The past is never dead. It’s not even past.

–William Faulkner 

As Investment Crowdfunding beckons, it might be useful to reflect on Crowdfunding 1.0: crowdfunding that gathers small contributions from many individuals to fund projects or causes, but is prohibited from offering financial returns. Fund raisers often promise yet-to-be-developed consumer products or other tokens of appreciation for donations. In 2012, this first-generation form of funding raised an estimated $1.5 billion for charities, artists, and product developers. Even when the SEC issues final rules under the JOBS Act, allowing crowdfunders to issue securities and open up crowdfunding to even larger crowds, Crowdfunding 1.0 will not disappear. It will not be dead, or even past.

Rather, the first generation of crowdfunding will coexist with Investment Crowdfunding, where many of its lessons will inform successful Investment Crowdfunding campaigns.

Here are five lessons Crowdfunding 1.0 offers Investment Crowdfunding.

  1. Successful crowdfunding campaigns establish strong emotional connections with donors.  People want to feel connected—and crowdfunding is a strong demonstration of that, where communities form to support campaigns that advance their shared beliefs, goals, and aspirations. Crowdfunded philanthropic donations, support for documentaries or art projects, or campaigns for local business development are all reflections of individuals’ personal identification with causes seeking funding. Even campaigns offering tangible rewards, like the Pebble smart watch, create clubs of early adopters who take pride in their contributions to products’ development and their ability to identify success.
  2. Crowdfunding is work. Crowdfunding requires more than posting a video on a website and waiting for the money to roll in. Entrepreneurs must establish their networks and brand identity; establish their credibility through their business plan and management team; create presentations that simultaneously excite donors’ emotions; and convince audiences that goals are achievable with the funding sought. They must be relentless in asking for money and responding to donors’ concerns and inquiries. The intensity of the effort during a campaign is as important as the preparation.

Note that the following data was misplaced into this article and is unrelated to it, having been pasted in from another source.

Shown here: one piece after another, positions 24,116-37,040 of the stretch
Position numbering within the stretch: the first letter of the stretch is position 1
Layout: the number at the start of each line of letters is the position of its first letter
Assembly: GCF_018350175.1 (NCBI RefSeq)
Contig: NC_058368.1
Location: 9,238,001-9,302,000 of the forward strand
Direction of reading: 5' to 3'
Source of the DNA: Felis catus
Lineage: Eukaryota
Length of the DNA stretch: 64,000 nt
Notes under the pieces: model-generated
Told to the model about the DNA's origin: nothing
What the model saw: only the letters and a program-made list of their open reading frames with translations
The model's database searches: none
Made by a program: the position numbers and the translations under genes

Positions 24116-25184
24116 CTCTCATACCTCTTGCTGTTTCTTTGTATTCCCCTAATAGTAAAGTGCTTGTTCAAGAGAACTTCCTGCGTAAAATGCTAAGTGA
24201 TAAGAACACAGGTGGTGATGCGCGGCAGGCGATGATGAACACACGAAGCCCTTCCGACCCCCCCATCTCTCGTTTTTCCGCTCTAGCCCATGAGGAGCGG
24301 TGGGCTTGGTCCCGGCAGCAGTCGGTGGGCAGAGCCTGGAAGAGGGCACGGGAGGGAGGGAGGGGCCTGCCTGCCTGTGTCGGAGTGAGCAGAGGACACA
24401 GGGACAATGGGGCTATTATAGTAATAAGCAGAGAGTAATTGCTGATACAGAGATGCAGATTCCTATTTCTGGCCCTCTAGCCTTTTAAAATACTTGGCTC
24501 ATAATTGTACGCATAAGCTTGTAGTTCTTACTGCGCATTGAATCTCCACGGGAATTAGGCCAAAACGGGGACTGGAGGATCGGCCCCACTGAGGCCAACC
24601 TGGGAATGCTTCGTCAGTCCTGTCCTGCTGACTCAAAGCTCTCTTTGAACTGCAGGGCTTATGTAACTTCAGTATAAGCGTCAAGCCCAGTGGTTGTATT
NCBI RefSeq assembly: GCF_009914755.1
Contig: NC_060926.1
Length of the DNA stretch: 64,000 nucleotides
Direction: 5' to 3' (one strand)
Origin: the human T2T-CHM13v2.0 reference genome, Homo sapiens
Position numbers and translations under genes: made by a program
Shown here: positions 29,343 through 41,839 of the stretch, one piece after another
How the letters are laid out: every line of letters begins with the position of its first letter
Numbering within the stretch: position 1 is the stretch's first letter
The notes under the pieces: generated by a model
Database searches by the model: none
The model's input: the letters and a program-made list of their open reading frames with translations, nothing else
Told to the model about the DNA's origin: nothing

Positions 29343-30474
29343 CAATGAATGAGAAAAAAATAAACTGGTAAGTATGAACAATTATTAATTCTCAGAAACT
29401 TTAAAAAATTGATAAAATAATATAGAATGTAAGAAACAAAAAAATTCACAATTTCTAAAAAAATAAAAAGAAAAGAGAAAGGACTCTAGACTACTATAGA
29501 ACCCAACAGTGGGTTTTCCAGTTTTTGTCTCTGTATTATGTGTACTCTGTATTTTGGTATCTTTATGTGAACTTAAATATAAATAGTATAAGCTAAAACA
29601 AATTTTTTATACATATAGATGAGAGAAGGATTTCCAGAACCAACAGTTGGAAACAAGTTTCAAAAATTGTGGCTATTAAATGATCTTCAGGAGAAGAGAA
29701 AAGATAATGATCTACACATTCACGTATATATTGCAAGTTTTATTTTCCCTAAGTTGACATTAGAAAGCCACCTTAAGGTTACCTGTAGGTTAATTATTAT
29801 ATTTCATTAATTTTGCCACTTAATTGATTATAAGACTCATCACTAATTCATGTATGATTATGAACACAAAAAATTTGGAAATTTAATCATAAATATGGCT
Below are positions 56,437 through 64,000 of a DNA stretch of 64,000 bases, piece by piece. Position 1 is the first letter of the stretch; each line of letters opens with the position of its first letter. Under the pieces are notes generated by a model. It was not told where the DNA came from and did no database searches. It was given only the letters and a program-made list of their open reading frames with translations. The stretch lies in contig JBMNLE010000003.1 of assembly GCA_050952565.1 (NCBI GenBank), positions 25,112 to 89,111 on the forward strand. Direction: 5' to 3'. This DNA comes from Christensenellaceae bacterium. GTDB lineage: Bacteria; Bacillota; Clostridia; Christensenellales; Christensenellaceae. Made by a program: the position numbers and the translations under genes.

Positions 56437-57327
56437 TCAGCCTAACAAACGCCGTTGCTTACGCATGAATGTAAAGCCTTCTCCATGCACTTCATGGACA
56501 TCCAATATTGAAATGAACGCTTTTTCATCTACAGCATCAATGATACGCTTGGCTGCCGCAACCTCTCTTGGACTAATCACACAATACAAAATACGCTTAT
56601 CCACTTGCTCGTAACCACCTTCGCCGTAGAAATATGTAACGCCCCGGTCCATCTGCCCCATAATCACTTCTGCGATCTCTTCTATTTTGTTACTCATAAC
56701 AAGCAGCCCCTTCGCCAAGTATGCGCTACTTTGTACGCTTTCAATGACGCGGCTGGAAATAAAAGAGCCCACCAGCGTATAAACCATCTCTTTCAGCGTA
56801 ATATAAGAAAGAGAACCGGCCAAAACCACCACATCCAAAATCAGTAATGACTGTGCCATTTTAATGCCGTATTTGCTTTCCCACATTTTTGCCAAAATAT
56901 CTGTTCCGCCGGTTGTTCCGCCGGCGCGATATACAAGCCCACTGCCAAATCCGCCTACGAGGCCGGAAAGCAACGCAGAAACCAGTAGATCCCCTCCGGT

3. Successful crowdfunders must honor their promises to contributors. In the movie The Candidate, Bill McKay (Robert Redford) wages a brutal Senate race, outmaneuvering the heavily-favored incumbent. When learning of his victory, McKay stares blankly, asking “What do we do now?” That cannot be the reaction of entrepreneurs when they receive crowdfunding proceeds. Entrepreneurs must anticipate how to execute their plans once they receive funding. Crowdfunding 1.0 fundraisers unable to meet their commitments suffered blistering publicity; Investment Crowdfunders who are not serious about their obligations to investors will receive harsher reactions.
  4. Diligence by the Crowd works. In the context of crowdfunding, due diligence refers to the process of evaluating the merits of a particular campaign.  Communities of contributors considering crowdfunding campaigns conduct due diligence by crowdsourcing: individuals share their knowledge and expertise to shape collective decisions. How well does it work? At Kickstarter, the crowd showed that the Mythic video game campaign was fraudulent, with plagiarized demos and fictional management credentials. In foreign models of Investment Crowdfunding, the crowd has also thwarted fraud. For instance, the ASSOB in Australia, the world’s oldest Investment Crowdfunding site reports that it has financed companies since 2005 without incidence of fraud.
  5. It’s not just the money. Crowdfunding campaigns create new communities of enthusiasts and ambassadors, of customers and connections for crowdfunding companies. The emotional and social connections that bring contributors to crowdfunding campaigns persist beyond the initial financing. People instrumental in funding a restaurant or a new consumer brand tell their friends and become repeat customers themselves. In many ways they become the brand. Additionally, the engagement and interaction provide early market validation and invaluable customer feedback.  These are benefits that traditional forms of financing cannot match. As Investment Crowdfunding reaches even broader audiences than those contributing to Crowdfunding 1.0 campaigns, expect these effects to multiply.

Join the iCrowd today to get ahead of the Investment Crowdfunding curve. iCrowd is committed to providing advice and education to help entrepreneurs succeed in starting and growing businesses.